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Gov. Abbott issues statements in response to lawsuits filed against executive order preventing mask mandates

Gov. Abbott signed the executive order in May and it prohibits state-funded institutions from requiring masks.
Credit: KHOU

AUSTIN, Texas — Gov. Greg Abbott's Office issued statements Tuesday on the lawsuits that have been filed against his executive order and how it affects schools in Texas.

Abbott's Office said that removing the ability or enforce mask mandates doesn't mean that people can't wear masks. The Office reiterated that the COVID vaccine is still the most effective defense against the virus.

"Removing government mandates, however, does not end personal responsibility or the importance of caring for family members, friends, and your community," the statement read in part. "Vaccines are the most effective defense against contracting COVID and becoming seriously ill, and we continue to urge all eligible Texans to get the vaccine. The COVID vaccine will always remain voluntary and never forced in Texas.”

In May, Abbott signed the executive order, which prevents state-funded institutions from requiring masks. The order applies to all public schools and universities. It also blocks county and city mandates.

RELATED: Governor Abbott issues Executive Order to stop most government entities from mandating masks

"Governor Abbott has been clear that the time for mask mandates is over; now is the time for personal responsibility," the statement reads in part. "Parents and guardians have the right to decide whether their child will wear a mask or not, just as with any other decision in their child’s life."

On Tuesday, the Harris County Attorney announced plans to take legal action against Abbott’s ban on mask mandates. Christian Menefee told KHOU 11 he is waiting for authorization from County Commissioners, which was on the agenda for Tuesday’s Commissioners Court meeting.

RELATED: Harris County Attorney plans to fight Gov. Abbott's mask mandate ban if authorized

San Antonio Mayor Ron Nirenberg announced via Twitter on Tuesday morning that his city was filing a lawsuit against Abbott in order "to restore local control to address COVID-19." Hours later, a state district judge issued a temporary restraining order allowing San Antonio and Bexar County to mandate masks until a hearing on the lawsuit, which is set for Monday.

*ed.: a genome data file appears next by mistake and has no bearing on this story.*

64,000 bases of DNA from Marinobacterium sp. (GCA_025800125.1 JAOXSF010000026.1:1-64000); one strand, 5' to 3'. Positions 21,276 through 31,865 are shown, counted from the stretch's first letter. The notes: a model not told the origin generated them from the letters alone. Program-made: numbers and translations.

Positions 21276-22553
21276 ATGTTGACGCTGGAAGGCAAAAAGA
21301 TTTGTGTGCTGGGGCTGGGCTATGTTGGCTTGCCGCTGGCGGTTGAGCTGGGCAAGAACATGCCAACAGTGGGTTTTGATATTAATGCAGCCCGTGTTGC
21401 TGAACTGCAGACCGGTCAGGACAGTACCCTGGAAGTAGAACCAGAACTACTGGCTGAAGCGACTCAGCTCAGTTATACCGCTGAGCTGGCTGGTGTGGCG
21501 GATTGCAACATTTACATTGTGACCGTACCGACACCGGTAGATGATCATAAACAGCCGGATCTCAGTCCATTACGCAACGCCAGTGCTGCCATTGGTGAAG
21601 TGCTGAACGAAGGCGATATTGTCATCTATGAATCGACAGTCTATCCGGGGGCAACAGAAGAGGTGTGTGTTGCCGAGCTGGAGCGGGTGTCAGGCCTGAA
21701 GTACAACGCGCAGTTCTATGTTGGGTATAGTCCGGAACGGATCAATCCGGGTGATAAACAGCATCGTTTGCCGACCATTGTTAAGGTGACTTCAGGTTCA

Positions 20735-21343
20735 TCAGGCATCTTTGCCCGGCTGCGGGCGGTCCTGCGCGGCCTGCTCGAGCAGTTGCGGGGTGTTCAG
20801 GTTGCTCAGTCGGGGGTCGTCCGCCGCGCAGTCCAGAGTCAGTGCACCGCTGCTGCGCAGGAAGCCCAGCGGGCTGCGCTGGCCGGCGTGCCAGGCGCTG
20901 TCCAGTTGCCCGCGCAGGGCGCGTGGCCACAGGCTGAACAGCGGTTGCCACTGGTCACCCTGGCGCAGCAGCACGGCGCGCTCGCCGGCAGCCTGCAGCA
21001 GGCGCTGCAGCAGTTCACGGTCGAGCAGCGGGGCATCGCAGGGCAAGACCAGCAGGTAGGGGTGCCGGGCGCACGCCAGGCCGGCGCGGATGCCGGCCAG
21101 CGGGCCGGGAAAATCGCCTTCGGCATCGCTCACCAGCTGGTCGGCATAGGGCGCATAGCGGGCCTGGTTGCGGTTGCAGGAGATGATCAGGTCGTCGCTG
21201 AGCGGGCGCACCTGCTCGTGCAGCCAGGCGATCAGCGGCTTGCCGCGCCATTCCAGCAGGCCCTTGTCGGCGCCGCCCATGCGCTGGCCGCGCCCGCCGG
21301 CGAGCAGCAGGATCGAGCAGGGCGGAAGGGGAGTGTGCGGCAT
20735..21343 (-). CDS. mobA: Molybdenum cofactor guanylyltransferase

RELATED: Bexar County can issue mask mandate for schools despite Gov. Abbott’s ban, judge says in temporary order

On Sunday night, the Southern Center for Child Advocacy, a nonprofit education group, filed a lawsuit in Travis County against Abbott and the executive order.

RELATED: Gov. Greg Abbott’s order banning mask mandates in Texas schools faces lawsuit, defiance by big-city districts

Here is Abbott's Office's statement on the lawsuits:

“The assertion that the Governor of the State of Texas doesn’t have the authority to protect the rights and freedoms of Texans is just plain misguided. Under Chapter 418, the Governor has full authority to issue executive orders that have the full force and effect of law in response to a disaster. This health disaster has continued to change, and so should our response. Texans have learned and mastered over the past year the safe practices to protect themselves and their loved ones from COVID, and do not need the government to tell them how to do so.

"Removing government mandates, however, does not end personal responsibility or the importance of caring for family members, friends, and your community. Vaccines are the most effective defense against contracting COVID and becoming seriously ill, and we continue to urge all eligible Texans to get the vaccine. The COVID vaccine will always remain voluntary and never forced in Texas.”

Here is Abbott's Office's statement on school districts and mask mandates:

“We are all working to protect Texas children and those most vulnerable among us, but violating the Governor’s executive orders—and violating parental rights—is not the way to do it. Governor Abbott has been clear that the time for mask mandates is over; now is the time for personal responsibility. Parents and guardians have the right to decide whether their child will wear a mask or not, just as with any other decision in their child’s life. Governor Abbott has spent his entire time in office fighting for the rights and freedoms of all Texans, and our office continues working with the Office of the Attorney General to do just that. The best defense against this virus is the COVID vaccines, and we continue to strongly encourage all eligible Texans to get vaccinated.”

Here are some stories about how Texas school districts are handling mask mandates this year:

RELATED: Masks will be optional in Katy ISD this school year, district officials say

RELATED: Fort Bend ISD releases details of virtual learning program for the fall semester

RELATED: Austin ISD to require masks for all students, staff and visitors

RELATED: HISD superintendent stands by decision to implement mask mandate

RELATED: 'We're in an urgent crisis' | Dallas ISD to 'temporarily' require masks at schools and facilities, officials announce